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Snow Science Activities for Kids

I have a little scientist. He’s only 5 years old and 4 feet tall, but don’t even try to tell him he’s not a real live scientist. Since I took physics for fun in college (I was an advertising major), I can only guess where he gets it from.

Ever since January arrived, we’ve basically been wearing snow pants. I guess the last few winters in Colorado have spoiled us because we’re all like… WHY isn’t the snow melting?!?! (Me, not the boys so much.)

Which brings us to snow science. 

Here are some simple science lessons and activities that the boys were wildly excited about, and ended in building snow forts. Win-win.

Snow Science Experiments

What’s In Snow?

I got the idea for this from our town’s newspaper and it’s pretty cool. (And super easy.) If your kids eat snow ALL THE TIME like mine, be prepared to be grossed out. Sorry.

snow science for kids

  • Grab three clear cups or jars, fill one halfway with water, one halfway with snow and one with ice cubes.
  • Put them on your counter side by side and note the time. See how long it takes for the ice and snow to melt.
  • Questions to Spark Discussion:
    • What does the ice look like while it’s melting? How about the snow?
    • Which one melted faster? Why?
    • How do the melted ice/snow levels compare to each other? Which one is higher and why do you think that is?
  • Now, take the jar of melted snow and look closely. You should see lots of little particles. We couldn’t identify them but read that they are most likely bits of dirt, grass, and even ash and animal waste. See, I told you – gross. (Upside – one of my children has not tried to eat snow since this experiment.)
  • If your kiddos are interested, they can get out their science journals and take notes and draw pictures.

snow science for kids

Examining Snow Crystals

Did you know that what we typically think of as a “snowflake” – 5 sides, looks like a star – is actually a snow crystal? A snowflake is a cluster of snow crystals all joined together.

See, I bet you just learned something.

(Note: This one has to be done while it’s actually snowing.)

  • First, get a piece of black construction paper and put it outside for a bit to get cold. While you’re at it, grab a magnifying glass and put it outside with your paper.
  • Now spend the next 40 minutes getting your children bundled up in their 37 layers. I’ll wait.
  • Go outside and hold the black paper up toward the sky to catch some snow. You should get a mix of snowflakes (the larger clumps) and individual snow crystals which have broken off from their groups.
  • Have your kids examine the snow crystals (not the clumps) with the magnifying glass. What shapes do you see? Are there some with broken sides? Do all of them have 5 sides or do some have more? Are they all different? And so on.
  • When you’re done, go play in the snow since you’re all bundled up anyway!

snow science for kids

My kids took the magnifying glasses and observed other interesting things around the yard – icycles, blocks of ice, tracks in the snow, etc. I *may* have watched from inside the comfort of my warm home.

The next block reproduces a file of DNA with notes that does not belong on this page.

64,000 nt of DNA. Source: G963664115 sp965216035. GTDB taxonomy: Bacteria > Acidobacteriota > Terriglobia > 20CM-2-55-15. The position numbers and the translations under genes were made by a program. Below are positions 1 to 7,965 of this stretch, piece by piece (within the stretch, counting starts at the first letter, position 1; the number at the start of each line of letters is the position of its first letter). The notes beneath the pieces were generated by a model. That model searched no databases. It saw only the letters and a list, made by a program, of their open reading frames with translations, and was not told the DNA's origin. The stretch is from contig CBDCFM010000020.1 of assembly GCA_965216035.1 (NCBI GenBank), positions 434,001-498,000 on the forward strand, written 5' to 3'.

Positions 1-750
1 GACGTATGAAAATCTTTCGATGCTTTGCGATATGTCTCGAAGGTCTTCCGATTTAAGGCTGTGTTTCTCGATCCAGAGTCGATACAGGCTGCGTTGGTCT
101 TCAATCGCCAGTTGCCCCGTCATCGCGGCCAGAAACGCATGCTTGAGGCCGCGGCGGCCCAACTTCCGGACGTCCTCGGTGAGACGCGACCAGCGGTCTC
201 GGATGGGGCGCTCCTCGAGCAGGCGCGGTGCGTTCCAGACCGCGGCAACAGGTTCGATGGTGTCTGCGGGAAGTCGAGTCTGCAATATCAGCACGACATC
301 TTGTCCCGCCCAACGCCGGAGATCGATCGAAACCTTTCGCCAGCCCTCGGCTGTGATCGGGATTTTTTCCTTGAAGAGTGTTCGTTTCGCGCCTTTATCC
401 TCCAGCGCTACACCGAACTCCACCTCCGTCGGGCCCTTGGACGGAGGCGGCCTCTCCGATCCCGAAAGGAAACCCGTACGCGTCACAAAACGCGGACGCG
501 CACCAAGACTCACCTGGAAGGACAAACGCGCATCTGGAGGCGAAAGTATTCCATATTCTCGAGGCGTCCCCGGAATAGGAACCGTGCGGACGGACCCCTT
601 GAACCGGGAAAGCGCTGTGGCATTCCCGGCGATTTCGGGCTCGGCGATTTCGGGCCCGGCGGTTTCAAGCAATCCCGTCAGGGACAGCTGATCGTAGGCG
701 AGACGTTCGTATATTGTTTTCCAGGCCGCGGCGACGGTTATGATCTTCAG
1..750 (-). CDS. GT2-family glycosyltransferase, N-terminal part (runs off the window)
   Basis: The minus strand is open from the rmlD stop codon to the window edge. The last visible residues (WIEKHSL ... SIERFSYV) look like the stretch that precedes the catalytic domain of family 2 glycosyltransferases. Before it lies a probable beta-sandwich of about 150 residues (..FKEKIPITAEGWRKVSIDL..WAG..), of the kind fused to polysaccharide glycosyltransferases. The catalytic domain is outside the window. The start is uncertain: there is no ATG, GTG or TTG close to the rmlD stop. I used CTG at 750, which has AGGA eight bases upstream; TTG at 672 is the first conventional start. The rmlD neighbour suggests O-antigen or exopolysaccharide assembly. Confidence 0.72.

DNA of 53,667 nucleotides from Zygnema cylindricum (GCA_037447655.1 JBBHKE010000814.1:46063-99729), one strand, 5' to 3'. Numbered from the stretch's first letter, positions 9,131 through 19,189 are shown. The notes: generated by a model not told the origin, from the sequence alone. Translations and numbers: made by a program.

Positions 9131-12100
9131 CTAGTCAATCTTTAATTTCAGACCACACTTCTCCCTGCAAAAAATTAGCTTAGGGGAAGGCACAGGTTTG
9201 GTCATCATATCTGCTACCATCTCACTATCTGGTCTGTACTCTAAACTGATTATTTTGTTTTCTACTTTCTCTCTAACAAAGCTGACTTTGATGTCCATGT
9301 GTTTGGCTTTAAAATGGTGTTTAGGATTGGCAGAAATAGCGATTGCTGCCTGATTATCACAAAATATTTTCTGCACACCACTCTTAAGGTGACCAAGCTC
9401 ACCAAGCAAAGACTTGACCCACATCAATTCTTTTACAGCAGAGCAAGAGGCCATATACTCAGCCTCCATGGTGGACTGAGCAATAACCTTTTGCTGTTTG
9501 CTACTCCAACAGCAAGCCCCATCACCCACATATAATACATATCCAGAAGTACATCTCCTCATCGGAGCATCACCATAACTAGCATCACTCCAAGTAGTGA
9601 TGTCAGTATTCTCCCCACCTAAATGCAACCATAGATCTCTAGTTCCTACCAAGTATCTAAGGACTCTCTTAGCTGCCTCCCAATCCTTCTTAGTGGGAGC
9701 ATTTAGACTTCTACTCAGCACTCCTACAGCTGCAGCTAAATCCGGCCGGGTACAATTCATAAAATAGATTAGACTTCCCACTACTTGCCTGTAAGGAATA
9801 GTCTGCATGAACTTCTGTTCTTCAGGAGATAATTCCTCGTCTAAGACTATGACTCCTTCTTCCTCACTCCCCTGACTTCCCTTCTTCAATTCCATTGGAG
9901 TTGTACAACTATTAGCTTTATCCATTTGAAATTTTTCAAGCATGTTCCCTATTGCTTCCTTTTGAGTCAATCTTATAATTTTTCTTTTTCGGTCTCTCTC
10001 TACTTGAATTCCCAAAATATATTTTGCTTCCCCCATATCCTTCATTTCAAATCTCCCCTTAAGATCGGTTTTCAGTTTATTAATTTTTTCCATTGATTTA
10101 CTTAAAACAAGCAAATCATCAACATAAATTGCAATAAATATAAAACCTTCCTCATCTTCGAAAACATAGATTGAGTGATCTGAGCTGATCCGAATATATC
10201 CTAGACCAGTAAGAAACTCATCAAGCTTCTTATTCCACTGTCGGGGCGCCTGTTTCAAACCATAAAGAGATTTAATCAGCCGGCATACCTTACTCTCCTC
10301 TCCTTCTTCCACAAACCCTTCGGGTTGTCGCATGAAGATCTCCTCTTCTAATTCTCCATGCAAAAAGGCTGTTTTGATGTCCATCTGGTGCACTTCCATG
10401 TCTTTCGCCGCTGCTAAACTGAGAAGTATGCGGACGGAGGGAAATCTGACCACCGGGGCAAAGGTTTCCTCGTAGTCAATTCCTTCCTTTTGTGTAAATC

snow science for kids

Make Snow

Shout out to all my FL and AZ people! I’ve lived in both places and I might be a teeny bit jealous of you right now. 😉

If you live in an area where you don’t get actual snow – make some! I like this fake snow recipe because it’s easy and doesn’t stick to your hands.

  • Pour a 2 lb. box of baking soda into a large plastic container. Add one can of shaving cream, a little at a time, mixing it into the baking soda as you go.
  • Keep mixing with your hands until it is the consistency of snow. It’ll feel soft and cool to the touch.
  • Alternatively, you could make crushed ice by blending ice cubes a little at a time in a blender. This will look a lot like snow but will melt quickly if your kids want to play with it.

Snow Science Resources

I’m not big on buying/filling our house with all the things, but there were a couple of resources we used that really made the lessons come to life.

The Story of Snow, by Mark Cassino is fascinating and beautiful. I usually prefer to get books from the library but, in my opinion, this one is good enough to add to our collection. I think it would be fun to paint the different types of snowflakes and label them as an art activity.

If you’re looking to go really deep, this is a fun website that delves more into snow crystals, with lots of information on how they form.

And finally, our favorite read-aloud picture books to go with our activities:

Katy and the Big Snow, by Virginia Lee Burton. We really love this one, but all of her books are amazing.

Winter Story, by Jill Barklem. We read this almost every day in the winter. Just do yourself a favor and get the whole Brambly Hedge series right now.

The Big Snow, by Berta and Elmer Hader. This one tells a story to teach about which animals hibernate during the winter and which ones stick around.

What snow activities or experiments have you enjoyed this winter?

snow science for kids

 

 

**I’m an affiliate of Amazon, which means every purchase from product links helps keep this website going. I only write about things I’m truly passionate about, and products I actually recommend and use for our family.**